Don’t despair, braveheart! Spam Lite was introduced in 1991. It purports to have 25% less fat and sodium. The other caveat, I suppose, is that one can costs about $4.00 (Canadian) and never but never goes on sale, well maybe in Hawaii.

The Spam musubi ingredients are important. I’m afraid the Powell Street Festival’s version wasn’t quite up to Hawaiian standards. The meat was okay (overcooked in some cases — my friends and I ate several samples) but overly salty (use Spam Lite, it is available). The rice was hard and flavourless. The nori was thin. Well maybe next year.

I can’t say it enough but the rice must be of the best quality. The chef at the Ko Olina Golf Course uses Nishiki premium rice for his Spam musubi. Others have recommended Tamaki and Kokuho Rose. I prefer Sakura rice which maintains its consistency for a couple of days.

Some like to cut their Spam thick, others thin. Most suggest getting nine slices out of a can so whatever thickness that takes is the standard. The meat should be browned, not fried until black — crisp is not bad but be careful not to let it harden until it resembles a hockey puck.

Use furikake, nori tsukudani and takuwan. Whatever it takes to flavour the onigiri. The nori wrap must be generous, whether it covers it wholly or partially. A thin strip makes you look cheap.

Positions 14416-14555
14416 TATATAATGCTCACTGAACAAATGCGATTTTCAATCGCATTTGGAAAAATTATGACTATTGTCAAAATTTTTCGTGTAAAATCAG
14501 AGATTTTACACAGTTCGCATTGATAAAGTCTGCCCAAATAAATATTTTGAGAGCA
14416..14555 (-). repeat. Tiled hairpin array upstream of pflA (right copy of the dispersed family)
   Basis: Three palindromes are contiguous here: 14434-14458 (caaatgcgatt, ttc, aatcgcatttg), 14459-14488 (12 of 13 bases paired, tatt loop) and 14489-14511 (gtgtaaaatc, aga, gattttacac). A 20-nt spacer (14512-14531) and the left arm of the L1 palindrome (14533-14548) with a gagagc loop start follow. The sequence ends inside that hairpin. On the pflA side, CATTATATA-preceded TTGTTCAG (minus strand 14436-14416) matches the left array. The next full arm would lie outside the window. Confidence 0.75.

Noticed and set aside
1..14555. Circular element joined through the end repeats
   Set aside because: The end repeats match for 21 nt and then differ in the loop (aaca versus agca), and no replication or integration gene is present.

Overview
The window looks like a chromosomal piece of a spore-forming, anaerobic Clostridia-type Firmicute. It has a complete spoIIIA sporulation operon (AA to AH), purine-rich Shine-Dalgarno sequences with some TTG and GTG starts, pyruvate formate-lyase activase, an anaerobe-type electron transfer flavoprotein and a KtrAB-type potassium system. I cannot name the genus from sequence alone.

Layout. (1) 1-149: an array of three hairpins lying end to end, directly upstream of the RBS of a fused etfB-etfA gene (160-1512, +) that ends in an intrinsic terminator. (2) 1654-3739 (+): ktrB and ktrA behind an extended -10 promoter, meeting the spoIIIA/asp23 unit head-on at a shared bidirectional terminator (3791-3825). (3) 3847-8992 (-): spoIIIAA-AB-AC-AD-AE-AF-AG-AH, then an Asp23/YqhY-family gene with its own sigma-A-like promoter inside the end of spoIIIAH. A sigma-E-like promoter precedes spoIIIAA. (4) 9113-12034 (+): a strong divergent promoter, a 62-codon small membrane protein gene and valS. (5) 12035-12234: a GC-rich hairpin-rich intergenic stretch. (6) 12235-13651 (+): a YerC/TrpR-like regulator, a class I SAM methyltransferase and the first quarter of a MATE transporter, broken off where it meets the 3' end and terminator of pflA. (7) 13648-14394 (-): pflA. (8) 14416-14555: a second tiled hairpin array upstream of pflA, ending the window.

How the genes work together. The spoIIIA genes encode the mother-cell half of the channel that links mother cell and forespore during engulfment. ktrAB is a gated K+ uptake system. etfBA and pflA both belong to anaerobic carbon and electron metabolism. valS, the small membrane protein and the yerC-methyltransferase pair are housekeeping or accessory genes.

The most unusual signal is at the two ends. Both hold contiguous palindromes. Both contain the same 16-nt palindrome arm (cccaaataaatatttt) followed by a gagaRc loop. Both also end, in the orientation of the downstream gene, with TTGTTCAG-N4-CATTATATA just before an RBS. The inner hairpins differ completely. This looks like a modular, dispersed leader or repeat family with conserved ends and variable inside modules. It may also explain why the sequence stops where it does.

There must be those of you out there who are wondering how to put the whole thing together. Well in Hawaii there are acrylic Spam sushi makers. Very convenient and efficient. Shirokiya, the Japanese department store at Ala Moana Shopping Center has it. In fact, all Longs Drugstores have it as well, probably at a cheaper price. Some innovative friends of mine in Vancouver actually made one, so if going to Hawaii is not an option, get creative.

When attempting to make Spam musubi, be prepared for derision and criticism. My wife introduced the golden gem to the community picnic at Caledon Place more than a few years ago. Everyone either laughed at or denigrated it. Once sampled, however … Suffice it to say, if we don’t bring it, we see a lot of disappointed faces.

So for all of you who are curious, foolhardy or brave enough, here is a recipe right out of the pages of the Honolulu Advertiser.

½ to 1 cup cooked rice
Slice of Spam, cooked
Strip of sushi nori, about 1 ½ inch wide

Moisten musubi mold (write me and I’ll send you the dimensions) with water. Place cooked rice in mold. Press to pack, then push out from mold. Top with slice of Spam. Wrap nori strip around middle.


furikake — sprinkle a layer over rice or mix into rice.

egg pancake — beat eggs well and fry in non-stick pan, forming a thin pancake. Cut to size. Add chopped green onion to egg if desired.

takuwan — cut into thin strips and add a thin layer

Chef Alan Wong (who contributed the above recipe) suggests fried rice instead of steamed rice.

One last note: Alberta Dunbar of San Diego won the 1997 National Best Spam Recipe competition with his recipe for Spam cheesecake. Spam cheesecake! I’m not sure about this one — must be a haole thing! Tea anyone?

information source: Spam Musubi by Joan Clarke, Food Editor, Honolulu Advertiser, July 29, 1998 edition